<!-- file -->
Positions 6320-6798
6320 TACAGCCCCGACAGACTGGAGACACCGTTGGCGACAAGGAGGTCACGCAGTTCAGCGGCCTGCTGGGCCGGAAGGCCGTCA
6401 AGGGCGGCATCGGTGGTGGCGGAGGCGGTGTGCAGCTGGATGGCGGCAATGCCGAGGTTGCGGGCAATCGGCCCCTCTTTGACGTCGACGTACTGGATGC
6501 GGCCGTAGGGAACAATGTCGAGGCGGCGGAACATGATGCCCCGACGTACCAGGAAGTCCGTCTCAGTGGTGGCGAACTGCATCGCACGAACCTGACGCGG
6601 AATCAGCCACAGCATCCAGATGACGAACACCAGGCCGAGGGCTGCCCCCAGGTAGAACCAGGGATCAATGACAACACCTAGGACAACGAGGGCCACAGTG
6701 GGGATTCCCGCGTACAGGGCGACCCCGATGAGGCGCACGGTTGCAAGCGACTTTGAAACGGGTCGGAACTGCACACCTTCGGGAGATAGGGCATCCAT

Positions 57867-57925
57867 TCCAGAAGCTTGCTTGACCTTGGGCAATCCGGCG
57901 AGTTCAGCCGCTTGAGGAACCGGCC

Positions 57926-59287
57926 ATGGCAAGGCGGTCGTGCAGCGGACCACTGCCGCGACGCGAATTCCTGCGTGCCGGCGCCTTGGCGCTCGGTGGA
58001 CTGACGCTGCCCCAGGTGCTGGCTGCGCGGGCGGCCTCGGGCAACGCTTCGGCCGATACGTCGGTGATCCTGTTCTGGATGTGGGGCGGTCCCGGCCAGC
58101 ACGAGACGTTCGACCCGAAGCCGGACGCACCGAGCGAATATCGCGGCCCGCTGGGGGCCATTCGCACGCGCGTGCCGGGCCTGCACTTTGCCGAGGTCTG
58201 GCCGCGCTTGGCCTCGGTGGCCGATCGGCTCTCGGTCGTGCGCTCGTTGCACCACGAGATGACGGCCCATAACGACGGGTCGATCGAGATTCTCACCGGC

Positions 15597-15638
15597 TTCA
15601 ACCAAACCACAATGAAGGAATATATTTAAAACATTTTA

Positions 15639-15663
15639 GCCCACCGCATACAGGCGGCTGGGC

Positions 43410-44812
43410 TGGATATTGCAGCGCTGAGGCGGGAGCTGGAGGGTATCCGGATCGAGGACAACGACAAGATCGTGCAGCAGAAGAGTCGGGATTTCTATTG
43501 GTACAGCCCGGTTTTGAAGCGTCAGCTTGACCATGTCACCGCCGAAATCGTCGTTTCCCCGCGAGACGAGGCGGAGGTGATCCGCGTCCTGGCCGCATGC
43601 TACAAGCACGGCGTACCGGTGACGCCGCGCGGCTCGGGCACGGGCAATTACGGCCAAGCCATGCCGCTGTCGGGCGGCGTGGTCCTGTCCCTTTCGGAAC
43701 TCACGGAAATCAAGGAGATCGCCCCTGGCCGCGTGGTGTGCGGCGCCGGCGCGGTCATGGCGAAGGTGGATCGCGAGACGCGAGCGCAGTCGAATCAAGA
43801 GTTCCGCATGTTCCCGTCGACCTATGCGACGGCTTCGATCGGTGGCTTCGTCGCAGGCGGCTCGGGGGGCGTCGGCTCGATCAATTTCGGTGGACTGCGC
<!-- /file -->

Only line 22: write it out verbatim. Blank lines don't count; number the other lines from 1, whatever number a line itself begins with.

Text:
43501 GTACAGCCCGGTTTTGAAGCGTCAGCTTGACCATGTCACCGCCGAAATCGTCGTTTCCCCGCGAGACGAGGCGGAGGTGATCCGCGTCCTGGCCGCATGC